Consumer consumption of digital entertainment is not slowing. A new study from Juniper Research found that the total market value of digital content will reach $432 billion by 2026, rising from $211 billion in 2021. This represents growth of 105% over the next five years — driven by gaming, premium VOD, pay-per-download, in‑app content spend, subscription streaming revenue and ad-supported VOD, among other distribution channels.

The new study identified digital games as the sector to generate the highest revenue by 2026, accounting for 45% of the global market value. It predicted that, as subscription services increase in popularity, digital games providers must differentiate their services through unique content.

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The report forecast that there will be more than 3.3 billion games users by 2026, rising from 2.7 billion in 2021, and urged games publishers to capitalize on this growth by offering subscriptions that leverage extensive content partnerships to provide regularly updated content libraries that justify ongoing subscription costs.

“Over half of digital content spend will come from smartphones,” Saidat Giwa-Osagie, co-author of the report, said in a statement. “However, as subscriptions become increasingly competitive, niche areas, such as augmented and virtual reality, will need to be considered when onboarding content partners.”

The report identified two key device channels anticipated to provide new revenue opportunities over the next five years: immersive reality headsets and smart speakers. Digital content revenue attributable to these device categories will grow from $2.4 billion in 2021 to $8.1 billion by 2026, representing growth of 275%.

North America and Europe will account for more than 50% of revenue from immersive reality headsets and smart speakers by 2026, and the report anticipated that high device ownership will result in these regions providing the most opportunities for monetization over the next five years.

Google Set to Reveal Video Game Streaming Service

As online gaming grows (and disc-based video games decline), tech/media giants such as Google and Apple are eyeing the $100 billion industry for new cloud-based streaming platforms.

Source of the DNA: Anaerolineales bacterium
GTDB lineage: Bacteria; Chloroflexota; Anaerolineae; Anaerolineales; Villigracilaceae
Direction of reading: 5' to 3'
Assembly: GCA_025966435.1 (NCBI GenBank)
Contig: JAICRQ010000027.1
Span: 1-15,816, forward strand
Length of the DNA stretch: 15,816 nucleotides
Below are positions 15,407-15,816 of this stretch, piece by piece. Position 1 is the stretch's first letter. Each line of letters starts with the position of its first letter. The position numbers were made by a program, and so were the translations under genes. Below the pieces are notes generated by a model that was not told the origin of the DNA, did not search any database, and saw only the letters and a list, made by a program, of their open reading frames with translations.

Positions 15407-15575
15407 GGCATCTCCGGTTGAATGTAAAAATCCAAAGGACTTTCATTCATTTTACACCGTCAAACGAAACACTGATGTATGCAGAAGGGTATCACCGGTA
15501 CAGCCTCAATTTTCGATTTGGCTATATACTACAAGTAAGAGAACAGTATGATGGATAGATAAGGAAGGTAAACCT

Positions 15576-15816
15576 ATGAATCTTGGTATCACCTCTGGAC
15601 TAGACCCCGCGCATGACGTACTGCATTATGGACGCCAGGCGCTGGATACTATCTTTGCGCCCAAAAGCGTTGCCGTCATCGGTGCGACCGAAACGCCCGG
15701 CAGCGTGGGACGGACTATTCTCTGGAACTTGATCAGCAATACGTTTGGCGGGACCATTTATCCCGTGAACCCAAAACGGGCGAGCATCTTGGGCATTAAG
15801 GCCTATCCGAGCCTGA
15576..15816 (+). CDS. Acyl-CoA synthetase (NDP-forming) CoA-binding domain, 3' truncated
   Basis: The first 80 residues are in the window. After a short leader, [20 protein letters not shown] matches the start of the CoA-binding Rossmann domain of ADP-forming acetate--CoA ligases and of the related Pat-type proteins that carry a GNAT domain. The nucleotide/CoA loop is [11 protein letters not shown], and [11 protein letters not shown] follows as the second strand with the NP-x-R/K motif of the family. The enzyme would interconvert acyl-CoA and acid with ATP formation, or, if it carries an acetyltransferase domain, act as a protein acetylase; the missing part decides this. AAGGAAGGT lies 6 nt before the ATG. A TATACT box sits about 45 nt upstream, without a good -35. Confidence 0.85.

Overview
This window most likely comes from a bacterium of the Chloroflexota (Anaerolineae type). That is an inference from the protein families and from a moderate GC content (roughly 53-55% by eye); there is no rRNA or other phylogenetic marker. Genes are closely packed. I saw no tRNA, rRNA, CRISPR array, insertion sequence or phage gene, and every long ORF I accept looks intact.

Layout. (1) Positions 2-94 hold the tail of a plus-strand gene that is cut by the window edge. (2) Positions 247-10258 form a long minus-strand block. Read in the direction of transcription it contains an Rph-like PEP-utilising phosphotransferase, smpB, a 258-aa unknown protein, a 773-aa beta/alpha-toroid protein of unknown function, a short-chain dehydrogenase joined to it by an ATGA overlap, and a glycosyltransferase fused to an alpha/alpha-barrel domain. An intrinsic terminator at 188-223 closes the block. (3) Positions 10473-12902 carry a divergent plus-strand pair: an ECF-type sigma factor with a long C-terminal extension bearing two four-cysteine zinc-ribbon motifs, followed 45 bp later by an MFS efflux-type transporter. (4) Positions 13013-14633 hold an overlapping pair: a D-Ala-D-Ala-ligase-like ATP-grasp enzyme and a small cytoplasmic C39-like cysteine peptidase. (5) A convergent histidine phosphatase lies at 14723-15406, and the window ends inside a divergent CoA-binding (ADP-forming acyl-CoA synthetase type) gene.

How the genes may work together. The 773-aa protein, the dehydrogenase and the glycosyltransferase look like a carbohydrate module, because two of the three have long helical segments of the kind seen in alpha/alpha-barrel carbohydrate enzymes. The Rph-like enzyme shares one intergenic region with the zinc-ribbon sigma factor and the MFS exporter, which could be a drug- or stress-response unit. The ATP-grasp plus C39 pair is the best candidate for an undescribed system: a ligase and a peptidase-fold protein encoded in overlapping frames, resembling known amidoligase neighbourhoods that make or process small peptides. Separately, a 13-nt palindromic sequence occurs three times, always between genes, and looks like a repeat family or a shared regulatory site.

Google is reportedly set to disclose a streaming platform March 19 offering high-end games across all platforms, including Android, iPhone, Mac, Chrome, Windows 10 and TVs at the Game Developers Conference in San Francisco. The search behemoth teased a YouTube video about it.

The company, which would enable users to buy games directly from the TV screen or portable media device, will also unveil a gaming controller (and possibly a console) that could be used with a smart TV.

The move comes as the gaming industry – dominated by Sony (PlayStation), Microsoft (Xbox) and Nintendo – grapple with changing consumer habits and distribution revolving around their longstanding gaming consoles.

Google’s service could enable users to play top games without having to buy an expensive console.

“Cloud gaming will enable publishers to broaden their reach even further by potentially taping into new audiences on any device and any screen,” Thomas Husson, analyst with Forrester Research, told CNBC. “Beyond music or video, gaming represents another opportunity to offer recurring streaming revenue for companies in the gaming ecosystem. For cloud platforms like Amazon, Google or Microsoft, it will also become an opportunity to offer cloud storage and services to game publishers, who spend more and more in their IT infrastructure.”